But what about physician bravado? How many physicians have learned to repeatedly hold their emotional breath for prolonged periods? As the sign warns, “when you do this, your body starts to shut down and not ask for oxygen, which can cause you to pass out and drown.” Unfortunately, medical training has forced to shut down their emotional oxygen requests, to stop feeling (breathing) as a way of coping with stress, trauma, and grief.
Too many end up drowning trying to be the “Michael Phelps” of medical practice.
We need a revolution of practice that doesn't reward this kind of bravado, if that’s what it really is, argues my friend Sheila Giffen, MD.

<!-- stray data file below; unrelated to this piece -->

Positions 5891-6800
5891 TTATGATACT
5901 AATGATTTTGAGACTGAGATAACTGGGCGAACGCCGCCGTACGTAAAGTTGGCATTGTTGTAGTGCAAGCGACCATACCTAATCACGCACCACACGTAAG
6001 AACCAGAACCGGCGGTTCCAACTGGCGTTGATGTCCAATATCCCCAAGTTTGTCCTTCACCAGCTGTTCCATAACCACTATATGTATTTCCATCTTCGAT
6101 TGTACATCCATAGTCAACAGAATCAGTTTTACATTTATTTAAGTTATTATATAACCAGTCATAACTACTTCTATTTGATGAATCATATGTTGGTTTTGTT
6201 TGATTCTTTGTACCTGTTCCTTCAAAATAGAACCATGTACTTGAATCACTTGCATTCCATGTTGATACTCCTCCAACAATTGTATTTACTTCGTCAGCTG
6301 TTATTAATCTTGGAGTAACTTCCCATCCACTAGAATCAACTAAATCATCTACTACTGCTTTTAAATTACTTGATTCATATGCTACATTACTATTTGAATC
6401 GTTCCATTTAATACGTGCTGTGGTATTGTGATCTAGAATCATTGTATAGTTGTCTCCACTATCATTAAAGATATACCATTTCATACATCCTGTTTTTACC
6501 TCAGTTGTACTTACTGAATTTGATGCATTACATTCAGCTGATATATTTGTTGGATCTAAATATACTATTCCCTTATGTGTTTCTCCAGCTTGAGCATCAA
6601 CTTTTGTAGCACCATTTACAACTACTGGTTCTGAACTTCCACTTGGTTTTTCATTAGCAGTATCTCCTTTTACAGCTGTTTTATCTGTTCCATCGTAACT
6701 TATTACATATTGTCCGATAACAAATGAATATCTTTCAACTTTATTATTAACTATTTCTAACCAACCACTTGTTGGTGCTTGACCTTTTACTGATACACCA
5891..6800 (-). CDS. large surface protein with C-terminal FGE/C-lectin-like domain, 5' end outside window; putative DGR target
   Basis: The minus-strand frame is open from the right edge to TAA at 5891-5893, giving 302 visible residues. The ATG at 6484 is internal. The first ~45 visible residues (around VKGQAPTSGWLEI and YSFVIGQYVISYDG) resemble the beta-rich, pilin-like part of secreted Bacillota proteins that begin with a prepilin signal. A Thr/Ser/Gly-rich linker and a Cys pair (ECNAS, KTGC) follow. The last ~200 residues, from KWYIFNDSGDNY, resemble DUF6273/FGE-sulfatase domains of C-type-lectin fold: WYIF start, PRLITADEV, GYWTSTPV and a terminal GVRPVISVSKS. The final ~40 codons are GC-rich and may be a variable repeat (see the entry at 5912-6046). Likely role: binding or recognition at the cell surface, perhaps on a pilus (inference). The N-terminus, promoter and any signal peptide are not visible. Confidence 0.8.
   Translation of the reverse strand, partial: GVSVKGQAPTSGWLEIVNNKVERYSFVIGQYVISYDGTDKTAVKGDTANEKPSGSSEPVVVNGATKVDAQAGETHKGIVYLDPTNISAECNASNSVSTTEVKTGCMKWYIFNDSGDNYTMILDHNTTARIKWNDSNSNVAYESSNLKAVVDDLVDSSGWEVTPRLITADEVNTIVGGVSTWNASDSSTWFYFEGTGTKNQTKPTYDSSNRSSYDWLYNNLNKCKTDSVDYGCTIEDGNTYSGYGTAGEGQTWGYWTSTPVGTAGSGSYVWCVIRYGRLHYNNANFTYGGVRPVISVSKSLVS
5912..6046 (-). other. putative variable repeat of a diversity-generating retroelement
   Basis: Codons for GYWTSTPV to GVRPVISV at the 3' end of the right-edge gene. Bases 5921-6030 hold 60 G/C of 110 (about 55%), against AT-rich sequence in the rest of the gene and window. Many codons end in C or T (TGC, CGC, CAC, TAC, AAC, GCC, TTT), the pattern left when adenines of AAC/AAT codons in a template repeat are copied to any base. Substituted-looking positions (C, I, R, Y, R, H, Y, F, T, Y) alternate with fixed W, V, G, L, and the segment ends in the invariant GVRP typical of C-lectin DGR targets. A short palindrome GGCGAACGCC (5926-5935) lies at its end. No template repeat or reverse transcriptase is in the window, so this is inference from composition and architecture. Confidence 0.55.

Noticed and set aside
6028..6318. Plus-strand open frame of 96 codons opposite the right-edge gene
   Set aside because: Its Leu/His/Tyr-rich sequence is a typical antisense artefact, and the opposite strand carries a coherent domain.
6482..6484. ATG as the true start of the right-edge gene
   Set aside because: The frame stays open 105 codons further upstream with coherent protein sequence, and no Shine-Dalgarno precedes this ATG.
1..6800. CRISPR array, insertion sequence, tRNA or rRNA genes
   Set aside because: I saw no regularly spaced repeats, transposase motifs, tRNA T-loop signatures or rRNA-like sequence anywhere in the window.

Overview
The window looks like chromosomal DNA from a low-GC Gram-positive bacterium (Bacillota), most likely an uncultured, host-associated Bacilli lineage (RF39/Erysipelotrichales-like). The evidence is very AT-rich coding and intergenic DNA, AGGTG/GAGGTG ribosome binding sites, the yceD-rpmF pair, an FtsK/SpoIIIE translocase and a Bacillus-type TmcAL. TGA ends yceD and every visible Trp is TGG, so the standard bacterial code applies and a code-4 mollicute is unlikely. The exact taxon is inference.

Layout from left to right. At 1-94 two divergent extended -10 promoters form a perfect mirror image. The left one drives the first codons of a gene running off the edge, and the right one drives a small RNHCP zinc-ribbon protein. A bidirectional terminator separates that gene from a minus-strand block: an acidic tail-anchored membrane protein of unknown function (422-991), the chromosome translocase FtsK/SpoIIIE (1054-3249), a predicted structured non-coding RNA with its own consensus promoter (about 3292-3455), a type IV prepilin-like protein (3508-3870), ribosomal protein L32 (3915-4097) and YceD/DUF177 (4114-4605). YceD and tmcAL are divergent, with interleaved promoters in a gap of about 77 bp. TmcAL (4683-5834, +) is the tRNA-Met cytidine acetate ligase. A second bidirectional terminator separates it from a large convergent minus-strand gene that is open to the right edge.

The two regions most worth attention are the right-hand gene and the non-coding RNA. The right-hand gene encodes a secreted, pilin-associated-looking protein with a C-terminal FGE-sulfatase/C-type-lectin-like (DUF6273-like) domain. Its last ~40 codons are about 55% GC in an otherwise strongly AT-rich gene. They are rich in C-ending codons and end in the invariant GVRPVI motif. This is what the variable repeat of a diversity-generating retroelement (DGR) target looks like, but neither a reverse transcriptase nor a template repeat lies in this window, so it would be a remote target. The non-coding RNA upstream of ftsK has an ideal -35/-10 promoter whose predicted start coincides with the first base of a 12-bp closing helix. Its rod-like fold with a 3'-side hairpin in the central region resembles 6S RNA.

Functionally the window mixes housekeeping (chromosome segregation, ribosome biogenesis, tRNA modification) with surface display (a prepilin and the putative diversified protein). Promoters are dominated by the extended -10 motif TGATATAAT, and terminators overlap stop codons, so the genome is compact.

“Reconnecting with resiliency is a journey. It starts with taking one breath, with taking a moment just to be. To recognize the stress and to really feel it and accept it. We need each other to resurface and change the medical environment that is causing us to falter in our passion to help others and to lose our sense of self. So I ask you to start really breathing and then to start raising questions and talking and reaching out to find those answers TOGETHER.”
I invite you to join us as we start a topical conversation around resiliency over the next several weeks and check out our physician wellness resource page online.